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The EPA After Lisa P. Jackson

Rumors are floating as to who will replace Jackson at the top of the EPA and many wonder how the change will impact the direction of the agency.

February 14, 2013
KEYWORDS air / climate change / EPA
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While rumors had been floating for some time that Lisa P. Jackson would step down as the EPA administrator for President Obama’s second term, she made it official in December by announcing she would leave after the 2013 inauguration. Since then, rumors have floated about who her replacement would be. Many are speculating that the Assistant Administrator, Gina McCarthy is at the top of the short list but she is not talking publically. Other assistants as well as former top EPA employees are also on the rumor mill.
On Feb. 8, 2013, the EPA placed an announcement in the Federal Register that should be a hint for people to understand just where that direction might be. Notice the release was in the Friday edition. A number of things about this release cause me concern.
The first item is that the release mentions that the agency has published a draft document and they want public comment by April 8. They provide a name for the document -- Climate Change Adaptation Plan -- and a link to a page where one is supposed to be able to find the document using the supplied document number. The link took me to a general page but no matter where I went after that, I could not find the document. Some links sent me to the "Page Not Found" dead end. In the end, I used a general search engine, which led me to a report that discussed the document and provided me with a link to a document that appears to be the right one. Use http://epa.gov/climatechange/pdfs/EPA-climate-change-adaptation-plan-final-for-public-comment-2-7-13.pdf to view and download a copy.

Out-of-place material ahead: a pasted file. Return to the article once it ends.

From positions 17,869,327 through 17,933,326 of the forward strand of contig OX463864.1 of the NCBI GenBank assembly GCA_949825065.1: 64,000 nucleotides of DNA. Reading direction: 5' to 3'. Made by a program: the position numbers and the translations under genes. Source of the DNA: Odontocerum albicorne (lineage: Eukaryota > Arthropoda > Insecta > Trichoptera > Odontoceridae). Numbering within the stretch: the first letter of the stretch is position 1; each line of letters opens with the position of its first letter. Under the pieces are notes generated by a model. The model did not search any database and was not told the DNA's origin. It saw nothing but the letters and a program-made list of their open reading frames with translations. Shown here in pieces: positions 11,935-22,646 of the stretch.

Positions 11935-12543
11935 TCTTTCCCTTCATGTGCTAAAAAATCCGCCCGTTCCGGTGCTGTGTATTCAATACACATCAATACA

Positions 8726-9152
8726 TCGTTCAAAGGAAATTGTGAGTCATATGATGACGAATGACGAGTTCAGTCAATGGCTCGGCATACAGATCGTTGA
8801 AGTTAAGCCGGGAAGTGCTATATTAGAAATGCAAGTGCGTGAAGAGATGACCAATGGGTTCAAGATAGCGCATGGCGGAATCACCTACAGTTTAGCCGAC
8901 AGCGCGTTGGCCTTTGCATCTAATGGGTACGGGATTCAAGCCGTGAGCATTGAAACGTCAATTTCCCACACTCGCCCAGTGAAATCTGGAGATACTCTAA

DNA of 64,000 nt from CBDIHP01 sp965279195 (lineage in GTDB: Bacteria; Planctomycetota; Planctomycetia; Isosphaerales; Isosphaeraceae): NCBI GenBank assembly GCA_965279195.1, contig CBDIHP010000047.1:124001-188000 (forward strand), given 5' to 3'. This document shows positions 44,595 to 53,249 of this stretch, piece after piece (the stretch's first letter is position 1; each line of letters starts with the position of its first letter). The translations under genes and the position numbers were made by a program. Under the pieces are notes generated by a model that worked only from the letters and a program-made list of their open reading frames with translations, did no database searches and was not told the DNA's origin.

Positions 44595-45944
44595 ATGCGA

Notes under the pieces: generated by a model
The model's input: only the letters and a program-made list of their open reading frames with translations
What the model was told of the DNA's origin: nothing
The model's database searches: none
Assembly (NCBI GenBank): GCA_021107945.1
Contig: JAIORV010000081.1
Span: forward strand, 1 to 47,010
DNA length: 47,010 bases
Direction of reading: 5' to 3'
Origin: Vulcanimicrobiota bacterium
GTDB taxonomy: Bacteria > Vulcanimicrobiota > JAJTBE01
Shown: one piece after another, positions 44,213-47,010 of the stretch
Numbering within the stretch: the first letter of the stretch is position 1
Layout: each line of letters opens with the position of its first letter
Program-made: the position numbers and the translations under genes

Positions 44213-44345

The FR release begins by make the statement, "Scientific evidence demonstrates that the climate is changing at an increasingly rapid rate, outside the range to which society has adapted in the past." This conclusion has been proclaimed by the agency for some time now in speeches and in writting. It has been used to justify some of the regulations that were releases such as GHG reporting.
However, later in the document, the agency wrote, "Until now, EPA has been able to assume that climate is relatively stable and future climate would mirror past climate." To me, that statement means that the agency has not, at least up to now, embraced the idea of climate change. The very next sentence pretty much repeats the opening statement and then they go on to say that climate change is impacting their ability to fulfill their mission. In other words, it is so bad that they cannot do their job and apparently just not took notice.
I think it would be a good idea for those who are particularly tasked with air issues to pull up the draft plan and read it. It is 55 pages long and no matter what side of the argument you decide to stand on, send in your comments to the agency. By laying this out, the EPA has let everyone know the direction they plan to take post Jackson and do not be surprised if the pace does not pick up. The agency noted in the release that they were following mandates from the president's past executive orders and there is no reason to doubt that more such orders will be coming down the pike if they think they need them.

has been able to assume that climate is 
relatively stable and future climate 
would mirror past climate
has been able to assume that climate is 
relatively stable and future climate 
would mirror past climate
demonstrates that the climate is 
changing at an increasingly rapid rate, 
outside the range to which society has 
adapted in the past.
demonstrates that the climate is 
changing at an increasingly rapid rate, 
outside the range to which society has 
demonstrates that the climate is 
changing at an increasingly rapid rate, 
outside the range to which society has 
adapted in the past
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